Does it come as a surprise
That I dance like I’ve got diamonds
At the meeting of my thighs?

Out of the huts of history’s shame
I rise
Up from a past that’s rooted in pain
I rise
I’m a black ocean, leaping and wide,
Welling and swelling I bear in the tide.

Leaving behind nights of terror and fear
I rise
Into a daybreak that’s wondrously clear
I rise
Bringing the gifts that my ancestors gave,
I am the dream and the hope of the slave.
I rise
I rise
I rise.

Monday, July 16, 2018

John Lorinc is back at the Authors' Afternoon

By popular demand, John Lorinc is back with his new book The Ward Uncovered. 

Inviting you to drop by and chat with this award-winning Toronto journalist and editor
who has contributed to The Globe and Mail and Spacing Magazine, among many publications.

Thursday, July 12, 2018

Dependency in Relationships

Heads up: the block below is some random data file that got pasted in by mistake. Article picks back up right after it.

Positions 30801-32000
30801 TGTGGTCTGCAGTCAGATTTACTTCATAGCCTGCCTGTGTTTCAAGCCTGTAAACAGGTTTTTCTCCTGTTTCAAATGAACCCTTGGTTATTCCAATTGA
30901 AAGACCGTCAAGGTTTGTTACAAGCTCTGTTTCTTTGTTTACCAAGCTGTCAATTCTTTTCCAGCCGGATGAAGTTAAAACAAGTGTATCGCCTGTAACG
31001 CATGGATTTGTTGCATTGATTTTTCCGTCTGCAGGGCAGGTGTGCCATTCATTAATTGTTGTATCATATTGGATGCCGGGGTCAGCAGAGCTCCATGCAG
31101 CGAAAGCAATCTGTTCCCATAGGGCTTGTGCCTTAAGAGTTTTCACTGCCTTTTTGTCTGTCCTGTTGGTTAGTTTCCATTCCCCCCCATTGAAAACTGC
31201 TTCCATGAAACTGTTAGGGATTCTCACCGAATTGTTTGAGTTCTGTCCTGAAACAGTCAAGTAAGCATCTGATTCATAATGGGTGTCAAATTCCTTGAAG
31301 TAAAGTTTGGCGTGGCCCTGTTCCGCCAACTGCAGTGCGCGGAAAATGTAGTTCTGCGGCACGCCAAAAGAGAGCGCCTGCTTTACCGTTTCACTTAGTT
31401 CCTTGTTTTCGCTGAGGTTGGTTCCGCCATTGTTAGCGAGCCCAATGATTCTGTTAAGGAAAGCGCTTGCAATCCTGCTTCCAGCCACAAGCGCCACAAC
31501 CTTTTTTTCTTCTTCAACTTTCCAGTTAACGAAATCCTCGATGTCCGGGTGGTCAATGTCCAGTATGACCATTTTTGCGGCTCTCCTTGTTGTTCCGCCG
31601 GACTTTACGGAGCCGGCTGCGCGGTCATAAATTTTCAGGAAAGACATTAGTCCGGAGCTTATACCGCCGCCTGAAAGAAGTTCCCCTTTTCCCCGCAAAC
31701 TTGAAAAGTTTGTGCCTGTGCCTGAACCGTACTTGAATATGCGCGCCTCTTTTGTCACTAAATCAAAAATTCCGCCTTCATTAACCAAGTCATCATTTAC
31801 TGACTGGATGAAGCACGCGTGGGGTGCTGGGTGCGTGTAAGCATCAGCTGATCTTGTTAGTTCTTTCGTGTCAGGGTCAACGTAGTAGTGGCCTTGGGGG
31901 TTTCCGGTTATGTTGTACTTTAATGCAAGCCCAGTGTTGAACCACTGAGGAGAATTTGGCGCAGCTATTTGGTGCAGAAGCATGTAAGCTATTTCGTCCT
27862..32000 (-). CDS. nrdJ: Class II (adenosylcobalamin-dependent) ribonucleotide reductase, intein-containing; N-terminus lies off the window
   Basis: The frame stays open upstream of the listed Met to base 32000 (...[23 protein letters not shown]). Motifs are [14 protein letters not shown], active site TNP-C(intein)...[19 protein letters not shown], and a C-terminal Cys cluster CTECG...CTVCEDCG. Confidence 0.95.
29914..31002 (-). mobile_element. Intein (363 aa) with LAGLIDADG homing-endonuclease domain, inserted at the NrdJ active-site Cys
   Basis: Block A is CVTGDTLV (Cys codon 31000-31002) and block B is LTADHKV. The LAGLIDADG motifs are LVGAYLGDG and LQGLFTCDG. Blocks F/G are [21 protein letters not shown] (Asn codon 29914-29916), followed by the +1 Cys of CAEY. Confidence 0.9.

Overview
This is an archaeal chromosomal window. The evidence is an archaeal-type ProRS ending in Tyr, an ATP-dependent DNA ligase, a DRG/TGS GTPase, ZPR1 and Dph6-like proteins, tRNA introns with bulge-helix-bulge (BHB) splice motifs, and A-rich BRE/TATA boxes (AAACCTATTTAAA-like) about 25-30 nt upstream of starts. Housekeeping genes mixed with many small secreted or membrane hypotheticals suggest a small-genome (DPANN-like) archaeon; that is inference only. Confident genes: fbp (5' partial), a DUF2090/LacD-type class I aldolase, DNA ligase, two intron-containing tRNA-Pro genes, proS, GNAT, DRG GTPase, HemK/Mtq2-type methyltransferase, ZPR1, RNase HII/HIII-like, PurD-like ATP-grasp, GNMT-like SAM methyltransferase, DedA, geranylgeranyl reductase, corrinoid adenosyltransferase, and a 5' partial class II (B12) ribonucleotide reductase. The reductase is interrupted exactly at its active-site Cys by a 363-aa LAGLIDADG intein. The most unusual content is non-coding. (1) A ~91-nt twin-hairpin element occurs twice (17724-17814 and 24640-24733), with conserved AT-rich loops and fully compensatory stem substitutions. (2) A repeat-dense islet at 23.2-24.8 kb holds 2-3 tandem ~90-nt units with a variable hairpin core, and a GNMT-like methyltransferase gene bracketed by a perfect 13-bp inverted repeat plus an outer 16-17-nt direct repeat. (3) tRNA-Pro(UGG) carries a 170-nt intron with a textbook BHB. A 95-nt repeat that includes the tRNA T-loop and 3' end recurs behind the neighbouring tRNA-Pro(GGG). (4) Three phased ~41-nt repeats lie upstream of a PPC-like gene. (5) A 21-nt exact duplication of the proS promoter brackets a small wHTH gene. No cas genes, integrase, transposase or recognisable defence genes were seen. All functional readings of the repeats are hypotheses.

In the short story I'm currently writing, I explore the theme of dependency in a relationship that appears to be loving, but is fraught with emotional manipulation and dishonesty. Is it love or attachment that keeps this couple together?

As usual, my writing propels me to share some thoughts and advice from my research, which I hope can help those who are in such situations.

Many of us have loved to a point that we don't even realize we're in a toxic relationship until something drastic happens to open our eyes.

Sometimes, couples become dependent on each other, making it difficult to move on. It's especially sad for those who keep forgiving their partners, believing it's love when often, it is an unhealthy attachment that stems from low self-esteem. This can lead to problems in physical health as this article explains: The hidden health hazards of toxic relationships